The Head of the State Department Of Pesticide Regulation toured a research farm in Ventura County. It was the mid-2000s and Teresa Gomez made a living as a farmworker in the fields of Ventura County. "I worked on the strawberries, blueberries, everything in the field," said Gomez. "I never knew how dangerous pesticides were. Nobody told me."
Her concern about the use of pesticides turned her into an activist with the group Californians for Pesticide Reform. Today, she’s part of a group of people touring the Rodale Institute California Organic Center in Camarillo. The institute is doing research on pesticide-free growing. It was an opportunity for those concerned about the pesticide issue in the state to come together, and talk about the subject.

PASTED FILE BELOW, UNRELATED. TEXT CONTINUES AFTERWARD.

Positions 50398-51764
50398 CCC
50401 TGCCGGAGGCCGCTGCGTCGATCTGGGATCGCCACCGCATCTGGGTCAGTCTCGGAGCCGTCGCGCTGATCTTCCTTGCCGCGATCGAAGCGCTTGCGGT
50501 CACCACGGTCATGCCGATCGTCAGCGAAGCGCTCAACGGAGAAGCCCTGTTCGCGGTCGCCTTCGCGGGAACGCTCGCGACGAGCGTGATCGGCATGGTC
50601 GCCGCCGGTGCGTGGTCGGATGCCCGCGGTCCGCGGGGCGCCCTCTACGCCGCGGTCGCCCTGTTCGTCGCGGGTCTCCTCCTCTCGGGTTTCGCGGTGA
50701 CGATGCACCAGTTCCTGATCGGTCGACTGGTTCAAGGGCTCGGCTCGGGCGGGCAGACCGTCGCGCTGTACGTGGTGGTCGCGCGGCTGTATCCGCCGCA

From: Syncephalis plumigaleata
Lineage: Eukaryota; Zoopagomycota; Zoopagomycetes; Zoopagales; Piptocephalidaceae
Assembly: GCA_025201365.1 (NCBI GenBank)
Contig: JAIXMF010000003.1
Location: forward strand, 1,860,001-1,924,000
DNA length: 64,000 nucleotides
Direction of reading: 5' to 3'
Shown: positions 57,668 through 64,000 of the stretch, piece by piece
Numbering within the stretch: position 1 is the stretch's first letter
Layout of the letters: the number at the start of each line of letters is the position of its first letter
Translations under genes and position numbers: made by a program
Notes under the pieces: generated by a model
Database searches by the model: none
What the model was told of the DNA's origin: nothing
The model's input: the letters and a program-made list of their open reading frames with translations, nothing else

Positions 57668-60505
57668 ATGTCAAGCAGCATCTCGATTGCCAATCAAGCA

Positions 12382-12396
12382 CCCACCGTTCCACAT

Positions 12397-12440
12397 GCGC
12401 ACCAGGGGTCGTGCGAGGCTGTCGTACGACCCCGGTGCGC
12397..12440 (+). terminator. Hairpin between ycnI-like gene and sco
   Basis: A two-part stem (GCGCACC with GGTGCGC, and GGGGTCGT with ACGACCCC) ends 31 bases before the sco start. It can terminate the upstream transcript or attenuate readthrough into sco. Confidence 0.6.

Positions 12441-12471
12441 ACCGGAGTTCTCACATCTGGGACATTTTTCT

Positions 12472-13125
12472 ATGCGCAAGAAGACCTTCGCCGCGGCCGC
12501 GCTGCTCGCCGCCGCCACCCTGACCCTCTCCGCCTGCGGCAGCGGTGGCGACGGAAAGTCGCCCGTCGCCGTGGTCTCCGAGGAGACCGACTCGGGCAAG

Among those on hand was Julie Henderson, the Acting Director of the State Department Of Pesticide Regulation. She says they've developed a workgroup of everyone from growers to community members to look at ways to move forward with safer, and sustainable pest management in a way that also supports the agricultural industry.
"We're not trying to solve it all tomorrow, but really trying to be thoughtful, and intentional about how we move forward," said Henderson. She added they aren't just looking at the agricultural industry, but also pest management in urban environments.
Pesticide use can be a complicated issue. Longtime Ventura County farmer Phil McGrath says they can be a quick fix. "Chemicals are magic," said McGrath. "You spray 'em, and they kill the bugs."
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